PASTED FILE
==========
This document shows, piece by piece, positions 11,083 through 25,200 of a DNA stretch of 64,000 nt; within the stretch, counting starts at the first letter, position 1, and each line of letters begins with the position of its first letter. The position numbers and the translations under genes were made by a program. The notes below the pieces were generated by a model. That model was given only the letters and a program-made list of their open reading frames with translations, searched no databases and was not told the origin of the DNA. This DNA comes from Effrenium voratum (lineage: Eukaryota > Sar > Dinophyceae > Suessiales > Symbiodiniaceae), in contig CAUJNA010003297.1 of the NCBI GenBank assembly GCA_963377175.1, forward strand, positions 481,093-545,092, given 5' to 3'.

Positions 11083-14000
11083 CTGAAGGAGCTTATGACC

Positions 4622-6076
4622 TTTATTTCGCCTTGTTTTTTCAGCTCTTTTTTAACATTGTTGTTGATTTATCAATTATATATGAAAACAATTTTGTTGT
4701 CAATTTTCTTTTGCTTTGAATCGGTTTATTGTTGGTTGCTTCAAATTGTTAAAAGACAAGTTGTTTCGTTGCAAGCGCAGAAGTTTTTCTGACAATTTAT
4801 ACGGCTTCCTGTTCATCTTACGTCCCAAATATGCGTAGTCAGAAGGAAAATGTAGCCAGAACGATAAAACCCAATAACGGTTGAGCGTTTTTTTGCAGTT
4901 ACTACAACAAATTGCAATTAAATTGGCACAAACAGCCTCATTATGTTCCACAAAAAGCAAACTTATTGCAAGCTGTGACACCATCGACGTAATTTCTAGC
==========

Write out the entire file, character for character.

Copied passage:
This document shows, piece by piece, positions 11,083 through 25,200 of a DNA stretch of 64,000 nt; within the stretch, counting starts at the first letter, position 1, and each line of letters begins with the position of its first letter. The position numbers and the translations under genes were made by a program. The notes below the pieces were generated by a model. That model was given only the letters and a program-made list of their open reading frames with translations, searched no databases and was not told the origin of the DNA. This DNA comes from Effrenium voratum (lineage: Eukaryota > Sar > Dinophyceae > Suessiales > Symbiodiniaceae), in contig CAUJNA010003297.1 of the NCBI GenBank assembly GCA_963377175.1, forward strand, positions 481,093-545,092, given 5' to 3'.

Positions 11083-14000
11083 CTGAAGGAGCTTATGACC

Positions 4622-6076
4622 TTTATTTCGCCTTGTTTTTTCAGCTCTTTTTTAACATTGTTGTTGATTTATCAATTATATATGAAAACAATTTTGTTGT
4701 CAATTTTCTTTTGCTTTGAATCGGTTTATTGTTGGTTGCTTCAAATTGTTAAAAGACAAGTTGTTTCGTTGCAAGCGCAGAAGTTTTTCTGACAATTTAT
4801 ACGGCTTCCTGTTCATCTTACGTCCCAAATATGCGTAGTCAGAAGGAAAATGTAGCCAGAACGATAAAACCCAATAACGGTTGAGCGTTTTTTTGCAGTT
4901 ACTACAACAAATTGCAATTAAATTGGCACAAACAGCCTCATTATGTTCCACAAAAAGCAAACTTATTGCAAGCTGTGACACCATCGACGTAATTTCTAGC